Lenovo's sudden interest in Chromebooks is based on demand.
Microsoft is trying hard to sell the masses on Windows 8, and there are no shortage of new systems built around the touch-friendly operating system. However, Windows 8 isn't the only game in town. In fact, Lenovo is reportedly building a line of Chromebooks and Chromeboxes, venturing into territory that so far has been the shared domain of Acer and Samsung.
Acer quietly launched its second Chromebook, the C7, earlier this month, making it available through Google Play, BestBuy.com and Best Buy stores. Now, according to the Taiwanese PC maker, the $199 Chrome OS-running device has become popular enough to force some other e-tailers to begin selling it.
In its continued quest for relevance amid a sea of Ultrabooks and the ghosts of netbooks, Google's Chromebook may getting a touchscreen upgrade by the end of the year. So says news and rumor site DigiTimes, which is getting its information from a Chinese language financial newspaper published in Taiwan (Commercial Times). Details are sparse, but here's what we know so far.
Hey look, it's another affordable Chromebook! This one is from Acer, which this week debuted its new C7 Chromebook priced at $199. That's $50 less expensive than Samsung's recently introduced Chromebook for 2012. Both models sport an 11.6-inch display and the latest version of Google's Chrome OS, and though there are a few subtle differences between the two, you could argue that both are compelling options in a space that was once dominated by netbooks.
Google has introduced a new thin and light Chromebook model at a price point that may finally attract an audience outside of curious geeks with a bit of extra disposable income. The new Chromebook is priced at $249 (or $329 with 3G), and while you can argue that's what previous models should have been selling for all along (and we'd agree with that), it's not too late to make a splash, especially now that netbooks are nearly extinct and with Ultrabooks hovering at price points three and four times as high.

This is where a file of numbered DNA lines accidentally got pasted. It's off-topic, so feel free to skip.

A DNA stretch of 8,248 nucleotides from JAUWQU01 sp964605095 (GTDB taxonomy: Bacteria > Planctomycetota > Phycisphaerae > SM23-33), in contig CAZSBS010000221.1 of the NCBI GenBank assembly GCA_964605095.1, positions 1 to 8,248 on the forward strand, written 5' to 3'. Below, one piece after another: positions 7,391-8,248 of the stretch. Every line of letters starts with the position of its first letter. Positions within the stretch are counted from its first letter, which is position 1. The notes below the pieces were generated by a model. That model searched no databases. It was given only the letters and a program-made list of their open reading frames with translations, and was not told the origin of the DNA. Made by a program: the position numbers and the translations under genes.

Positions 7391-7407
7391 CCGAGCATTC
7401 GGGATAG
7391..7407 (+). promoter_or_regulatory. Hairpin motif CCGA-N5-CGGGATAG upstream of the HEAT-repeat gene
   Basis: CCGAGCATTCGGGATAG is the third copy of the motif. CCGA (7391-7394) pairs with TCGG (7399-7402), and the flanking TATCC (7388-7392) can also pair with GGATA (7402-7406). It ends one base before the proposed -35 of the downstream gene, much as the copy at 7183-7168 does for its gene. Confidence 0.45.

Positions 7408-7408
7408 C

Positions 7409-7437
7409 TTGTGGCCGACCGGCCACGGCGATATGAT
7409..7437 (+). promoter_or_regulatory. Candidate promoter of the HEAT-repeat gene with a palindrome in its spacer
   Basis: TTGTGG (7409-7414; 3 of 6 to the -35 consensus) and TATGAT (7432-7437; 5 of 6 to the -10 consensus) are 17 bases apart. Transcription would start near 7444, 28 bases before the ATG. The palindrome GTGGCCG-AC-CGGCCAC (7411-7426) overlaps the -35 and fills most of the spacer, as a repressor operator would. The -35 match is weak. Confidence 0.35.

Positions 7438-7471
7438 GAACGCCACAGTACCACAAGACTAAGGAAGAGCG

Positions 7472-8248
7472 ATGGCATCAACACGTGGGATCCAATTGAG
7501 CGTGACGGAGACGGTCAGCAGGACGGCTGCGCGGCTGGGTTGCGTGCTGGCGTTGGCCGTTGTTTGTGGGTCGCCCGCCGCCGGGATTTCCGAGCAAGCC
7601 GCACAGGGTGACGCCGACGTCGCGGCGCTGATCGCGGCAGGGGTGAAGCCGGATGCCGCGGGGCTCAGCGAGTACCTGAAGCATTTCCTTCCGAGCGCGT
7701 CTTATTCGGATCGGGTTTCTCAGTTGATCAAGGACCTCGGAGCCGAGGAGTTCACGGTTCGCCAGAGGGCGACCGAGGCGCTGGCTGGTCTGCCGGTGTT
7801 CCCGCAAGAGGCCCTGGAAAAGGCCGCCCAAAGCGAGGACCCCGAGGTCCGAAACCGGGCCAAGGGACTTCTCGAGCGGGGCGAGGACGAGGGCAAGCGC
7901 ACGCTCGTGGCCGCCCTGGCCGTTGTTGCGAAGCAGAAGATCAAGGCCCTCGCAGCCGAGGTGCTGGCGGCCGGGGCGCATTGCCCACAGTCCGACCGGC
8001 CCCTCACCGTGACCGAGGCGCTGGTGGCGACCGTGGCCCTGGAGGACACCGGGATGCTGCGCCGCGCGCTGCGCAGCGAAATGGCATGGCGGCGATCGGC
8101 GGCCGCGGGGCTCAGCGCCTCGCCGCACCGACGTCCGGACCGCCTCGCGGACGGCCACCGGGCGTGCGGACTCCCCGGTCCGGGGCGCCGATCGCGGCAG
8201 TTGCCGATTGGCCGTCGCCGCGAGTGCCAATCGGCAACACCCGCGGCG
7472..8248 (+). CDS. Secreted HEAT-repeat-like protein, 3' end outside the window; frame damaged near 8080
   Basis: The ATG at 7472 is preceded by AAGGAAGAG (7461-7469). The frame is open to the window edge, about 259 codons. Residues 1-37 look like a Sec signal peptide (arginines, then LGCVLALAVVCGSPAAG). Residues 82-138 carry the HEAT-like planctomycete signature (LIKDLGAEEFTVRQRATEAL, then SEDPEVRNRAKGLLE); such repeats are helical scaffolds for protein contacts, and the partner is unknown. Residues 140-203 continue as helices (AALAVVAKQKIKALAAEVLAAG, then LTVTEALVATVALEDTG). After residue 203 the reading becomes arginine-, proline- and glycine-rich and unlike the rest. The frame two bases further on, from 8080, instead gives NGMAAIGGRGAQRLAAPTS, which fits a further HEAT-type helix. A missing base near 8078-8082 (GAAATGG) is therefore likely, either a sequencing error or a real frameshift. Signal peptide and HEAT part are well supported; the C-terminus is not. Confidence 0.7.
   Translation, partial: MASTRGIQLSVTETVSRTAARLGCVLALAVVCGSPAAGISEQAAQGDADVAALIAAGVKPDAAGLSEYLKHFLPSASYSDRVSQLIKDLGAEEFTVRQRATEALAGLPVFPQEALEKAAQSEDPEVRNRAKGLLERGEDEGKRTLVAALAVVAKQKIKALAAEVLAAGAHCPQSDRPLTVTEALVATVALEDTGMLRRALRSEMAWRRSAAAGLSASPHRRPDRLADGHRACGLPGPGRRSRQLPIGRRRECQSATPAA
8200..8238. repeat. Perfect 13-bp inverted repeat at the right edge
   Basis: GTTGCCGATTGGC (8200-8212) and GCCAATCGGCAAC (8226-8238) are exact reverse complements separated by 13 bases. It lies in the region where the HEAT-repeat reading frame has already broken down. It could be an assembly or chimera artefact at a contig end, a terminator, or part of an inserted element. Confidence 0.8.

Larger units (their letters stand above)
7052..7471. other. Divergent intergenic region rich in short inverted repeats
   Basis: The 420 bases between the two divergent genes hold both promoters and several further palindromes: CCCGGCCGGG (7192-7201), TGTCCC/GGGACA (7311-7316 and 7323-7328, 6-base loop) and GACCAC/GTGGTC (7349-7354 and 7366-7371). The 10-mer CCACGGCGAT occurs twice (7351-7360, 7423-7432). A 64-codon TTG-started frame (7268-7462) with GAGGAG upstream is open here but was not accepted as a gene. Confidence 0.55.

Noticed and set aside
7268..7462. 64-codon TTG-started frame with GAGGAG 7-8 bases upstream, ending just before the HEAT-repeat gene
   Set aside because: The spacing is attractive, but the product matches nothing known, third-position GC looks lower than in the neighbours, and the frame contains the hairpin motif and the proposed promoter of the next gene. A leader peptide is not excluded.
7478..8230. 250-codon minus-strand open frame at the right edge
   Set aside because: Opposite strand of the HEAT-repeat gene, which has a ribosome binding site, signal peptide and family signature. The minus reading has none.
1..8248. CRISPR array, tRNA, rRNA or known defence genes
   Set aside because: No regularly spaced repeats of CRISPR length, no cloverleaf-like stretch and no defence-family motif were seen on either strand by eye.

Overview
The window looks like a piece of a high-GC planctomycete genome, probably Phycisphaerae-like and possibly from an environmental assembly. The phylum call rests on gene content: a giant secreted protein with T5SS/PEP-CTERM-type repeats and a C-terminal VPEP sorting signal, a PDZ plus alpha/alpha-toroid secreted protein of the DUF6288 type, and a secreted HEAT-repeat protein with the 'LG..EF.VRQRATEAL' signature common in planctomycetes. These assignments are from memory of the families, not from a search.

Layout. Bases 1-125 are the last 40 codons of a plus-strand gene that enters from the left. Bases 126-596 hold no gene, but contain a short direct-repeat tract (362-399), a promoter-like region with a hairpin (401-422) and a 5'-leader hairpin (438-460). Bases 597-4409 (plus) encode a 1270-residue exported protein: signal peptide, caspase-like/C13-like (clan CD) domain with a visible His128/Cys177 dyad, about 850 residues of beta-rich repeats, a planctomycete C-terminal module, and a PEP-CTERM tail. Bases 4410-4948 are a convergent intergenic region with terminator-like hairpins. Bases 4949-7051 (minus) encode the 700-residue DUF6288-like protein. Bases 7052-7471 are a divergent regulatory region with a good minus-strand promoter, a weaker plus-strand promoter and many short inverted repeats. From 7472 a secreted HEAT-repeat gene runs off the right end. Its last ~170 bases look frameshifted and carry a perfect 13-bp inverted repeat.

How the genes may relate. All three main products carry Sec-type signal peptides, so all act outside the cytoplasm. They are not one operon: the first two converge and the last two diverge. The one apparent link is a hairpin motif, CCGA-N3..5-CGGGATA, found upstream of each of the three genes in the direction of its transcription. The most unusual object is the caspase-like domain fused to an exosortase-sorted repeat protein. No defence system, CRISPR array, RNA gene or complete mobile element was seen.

Google this week announced a second generation Chromebook model from Samsung, the Series 5 550, which dispenses with the previous generation Chromebook's Atom N570 processor and replaces it with a dual-core Celeron B867 chip sporting Sandy Bridge DNA. That's well and good if you're into Chromebooks, except that companies like Asus and HTC aren't tripping over themselves trying to launch second generation Chromebook models of their own.
Unfazed by the general public’s poor response to first-generation Chrome OS hardware, Google and Samsung have introduced a couple of new devices featuring the cloud-based OS. The Series 5 550 is an update to last year’s Series 5 chromebook, whereas the Series 3 Chromebox is the first of its kind.
The latest Chrome Beta features the ability to sync tabs across multiple devices, Google revealed in a blog post Tuesday. The ability to sync tabs has been a long time coming as far as Chrome is concerned, with Firefox having had it as an integrated feature since the release of version 4 last year. More after the jump.
If Acer and Samsung thought that they were forever going to have the Chromebook market all to themselves, we’ve some seriously bad news for the two companies. A Japanese rival seems to be gearing up to invade what has essentially been their collective fiefdom till now. Hit the jump for more.
Google tried to change the way we think about computing when it launched its Chromebook platform. These devices are the result of a three-way between a laptop, netbook, and the almighty cloud, the end result of which is an 11.6-inch or 12.1-inch notebook with just enough lower end components to scrape by living in the cloud. The next generation of Chromebooks, however, will be better spec'd for improved performance, among other things.